The rise of the whiny air passenger: Prices go down, dissatisfaction goes up.

By Cameron Gordon, University of Canberra

Decades ago, airline travel was considered a glamorous and exciting mode of transport, reserved for the rich and elite.

Yet while air travel has become more democratic and affordable, industry research shows that people increasingly dislike air travel.

A 2015 survey by the International Air Transport Association (IATA) found people were prepared to queue no more than 10 minutes through security. More than half wanted to wait no more than 1-3 minutes to drop off their luggage. But the real dissatisfaction began once passengers were onboard, with in-flight service and seat size topping the list of complaints.

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What is the source of this dissatisfaction? The belief that air passengers simply don’t realise how good they have it is growing – and not just among industry advocates, where one would expect it, but also from industry share analysts and some economists.

Since the worldwide deregulation of airlines began four decades ago, the inflation-adjusted cost of air travel has fallen dramatically. Now anyone can afford travel to their favourite destination, whenever they want.

Why, then, are consumers such sourpusses? Lower prices have created much more demand for air travel, leading to congestion and more delays – by-product of the industry’s success. Then there are those hated security procedures, another source of delays. Again, that is outside airline control.


The main driver of consumer complaint is misperception. Taking a leaf from behavioural economics, air travel for most people is infrequent enough that most people don’t realise the true extent of the fall in cost. Computer prices, for example, have fallen dramatically over the past 40 years and people buy computers enough to notice and appreciate that. Similar price falls have occurred in air travel, but are less noticed because such travel is generally not as frequent as computer upgrades.

Loss of “perks” like meals is much more noticeable and memorable, something behavioural economists refer to as ‘salience’.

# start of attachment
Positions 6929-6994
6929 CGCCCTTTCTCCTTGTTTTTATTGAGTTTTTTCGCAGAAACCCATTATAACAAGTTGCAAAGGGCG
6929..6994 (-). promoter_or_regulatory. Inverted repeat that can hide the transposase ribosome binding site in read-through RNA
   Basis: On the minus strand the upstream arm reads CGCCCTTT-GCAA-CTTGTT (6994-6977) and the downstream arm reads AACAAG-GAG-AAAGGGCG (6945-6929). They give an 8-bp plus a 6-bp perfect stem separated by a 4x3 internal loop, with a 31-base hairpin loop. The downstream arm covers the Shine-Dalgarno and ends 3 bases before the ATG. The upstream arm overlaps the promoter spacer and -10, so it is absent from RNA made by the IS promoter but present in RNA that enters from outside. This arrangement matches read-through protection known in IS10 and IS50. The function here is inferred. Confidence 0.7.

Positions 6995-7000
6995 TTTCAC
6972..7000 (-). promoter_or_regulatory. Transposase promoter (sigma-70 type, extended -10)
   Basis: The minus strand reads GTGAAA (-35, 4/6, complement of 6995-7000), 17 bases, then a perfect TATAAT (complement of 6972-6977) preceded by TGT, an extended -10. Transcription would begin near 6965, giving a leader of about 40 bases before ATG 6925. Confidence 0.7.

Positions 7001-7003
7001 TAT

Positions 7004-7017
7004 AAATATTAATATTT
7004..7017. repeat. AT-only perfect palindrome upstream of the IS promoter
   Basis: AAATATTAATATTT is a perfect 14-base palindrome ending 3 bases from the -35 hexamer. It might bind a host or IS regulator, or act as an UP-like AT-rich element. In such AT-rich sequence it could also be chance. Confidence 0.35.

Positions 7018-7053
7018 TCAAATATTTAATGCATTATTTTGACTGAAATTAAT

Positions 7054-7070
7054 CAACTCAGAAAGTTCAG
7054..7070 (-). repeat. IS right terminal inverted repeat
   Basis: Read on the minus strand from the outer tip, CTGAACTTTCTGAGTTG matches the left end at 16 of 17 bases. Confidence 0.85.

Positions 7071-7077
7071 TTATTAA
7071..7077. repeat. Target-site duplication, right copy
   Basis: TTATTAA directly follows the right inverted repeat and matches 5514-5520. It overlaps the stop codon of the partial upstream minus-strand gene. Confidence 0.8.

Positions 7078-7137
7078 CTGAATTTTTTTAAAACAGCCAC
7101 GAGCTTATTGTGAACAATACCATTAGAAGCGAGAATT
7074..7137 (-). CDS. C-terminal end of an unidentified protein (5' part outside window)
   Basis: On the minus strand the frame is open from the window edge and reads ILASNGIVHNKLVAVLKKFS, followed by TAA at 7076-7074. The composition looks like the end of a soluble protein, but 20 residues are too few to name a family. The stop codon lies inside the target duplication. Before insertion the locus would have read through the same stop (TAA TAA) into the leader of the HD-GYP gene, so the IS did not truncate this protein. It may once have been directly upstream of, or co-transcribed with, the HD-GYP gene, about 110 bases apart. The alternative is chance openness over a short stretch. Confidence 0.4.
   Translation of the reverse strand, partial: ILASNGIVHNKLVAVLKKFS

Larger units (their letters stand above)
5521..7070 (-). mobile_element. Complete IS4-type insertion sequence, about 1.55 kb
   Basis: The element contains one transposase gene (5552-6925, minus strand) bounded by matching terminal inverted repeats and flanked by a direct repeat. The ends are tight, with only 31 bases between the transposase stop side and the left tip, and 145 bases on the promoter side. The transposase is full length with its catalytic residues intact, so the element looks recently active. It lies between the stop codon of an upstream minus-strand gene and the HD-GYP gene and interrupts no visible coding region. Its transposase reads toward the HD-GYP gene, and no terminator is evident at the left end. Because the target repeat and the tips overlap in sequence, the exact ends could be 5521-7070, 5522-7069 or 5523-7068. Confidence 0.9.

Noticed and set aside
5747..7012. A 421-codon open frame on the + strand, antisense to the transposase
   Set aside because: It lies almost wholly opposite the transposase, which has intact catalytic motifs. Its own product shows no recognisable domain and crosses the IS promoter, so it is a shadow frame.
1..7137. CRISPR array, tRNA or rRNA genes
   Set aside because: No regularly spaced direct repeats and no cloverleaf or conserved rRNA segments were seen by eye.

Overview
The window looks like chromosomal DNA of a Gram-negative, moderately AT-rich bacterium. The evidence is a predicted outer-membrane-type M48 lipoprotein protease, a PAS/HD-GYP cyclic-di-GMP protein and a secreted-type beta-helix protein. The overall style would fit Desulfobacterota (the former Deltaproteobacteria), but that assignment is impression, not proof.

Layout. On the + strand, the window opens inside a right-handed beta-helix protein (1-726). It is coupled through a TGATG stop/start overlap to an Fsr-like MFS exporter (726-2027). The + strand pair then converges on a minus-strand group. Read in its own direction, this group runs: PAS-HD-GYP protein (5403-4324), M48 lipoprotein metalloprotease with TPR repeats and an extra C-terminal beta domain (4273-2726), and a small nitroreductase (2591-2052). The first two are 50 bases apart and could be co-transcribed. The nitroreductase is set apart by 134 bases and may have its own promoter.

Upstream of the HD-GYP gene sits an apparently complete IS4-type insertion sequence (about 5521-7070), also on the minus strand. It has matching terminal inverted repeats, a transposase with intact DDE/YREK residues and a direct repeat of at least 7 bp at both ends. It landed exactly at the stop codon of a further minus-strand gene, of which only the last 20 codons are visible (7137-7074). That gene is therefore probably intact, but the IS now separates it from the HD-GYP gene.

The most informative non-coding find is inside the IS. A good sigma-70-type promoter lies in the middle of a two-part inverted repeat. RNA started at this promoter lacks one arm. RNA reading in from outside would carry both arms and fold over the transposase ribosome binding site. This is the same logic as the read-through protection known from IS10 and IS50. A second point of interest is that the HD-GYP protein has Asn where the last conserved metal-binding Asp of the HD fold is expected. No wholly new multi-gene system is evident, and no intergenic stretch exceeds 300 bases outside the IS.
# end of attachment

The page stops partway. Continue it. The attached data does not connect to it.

The glamour of 1950s travel. Archives New Zealand/Flickr, CC BY-SA

So should we pity the poor airline, hemmed in by fierce competition on the one side and ungrateful consumers on the other? Not so fast. For one thing, the price of air travel should be adjusted for quality of service. Consider computers again. Not only have their prices fallen but they deliver much more than their 1980s predecessors.

But passengers not only have lost free meals or toiletry kits. They also now get increasingly less legroom, narrower seats, less reclining seat pitch, and less service generally at the gate and on the plane.

Airline vendors continually pitch prototype products, such as seats where one does not fully sit down, and airlines continually test policies, like charging for toilet use on-board, that most human beings would find unpleasant at best. If people were indeed just like cargo, unit price for distance covered would be a complete metric. But of course they’re not cargo.

Airlines are increasingly using ‘unbundled’ pricing. Passengers used to pay one price for everything: travel, meals, baggage allowances, in-flight entertainment etc. Now almost all carriers charge separately for everything. Airline capacity is tightening and companies have more pricing power.


Airlines are also using “big data” collected through booking systems for dynamic pricing (or yield/revenue) allowing them to get maximum revenue from each individual passenger by charging the highest price that passenger is willing to pay, or to induce travellers to fill seats that would otherwise go empty.

Sometimes, airlines, we want to smack your face into a pie.

Airline analysts claim all this is good for the consumer. Big data by definition equals more information which equals more transparency. Unbundled pricing eliminates “cross-subsidy” of one consumer by another: why should someone with only a carry-on bag, pay the same fare as someone with a full set of checked luggage?

Once more this is a one-sided view. Unbundled pricing is especially disliked by consumers because it is complex, easy to game by the service provider, and often leading to unpredictable pricing at the gate. Most people have been charged an excess baggage fee at the gate, something they were likely not planning on and almost impossible to challenge before embarking.

Consumers like to know what they will be paying but unbundled pricing often turns into “probabilistic” pricing where people pay a certain price only if they don’t cross certain lines. As for “big data” airlines have much more access to its power than consumers do.

We cannot blame profit-making companies to want to squeeze as much out of the consumer as they can subject to competitive pressures. Passengers are still flying and travel demand is growing, showing that despite service quality declines, they’re still willing to fly and at unit distance prices that are still historically low.

But it hardly seems fair that the consumer should like it.

Cameron Gordon, Adjunct Associate Professor of Economics, Centre for Research and Action in Public Health (CeRAPH), University of Canberra

This article was originally published on The Conversation. Read the original article.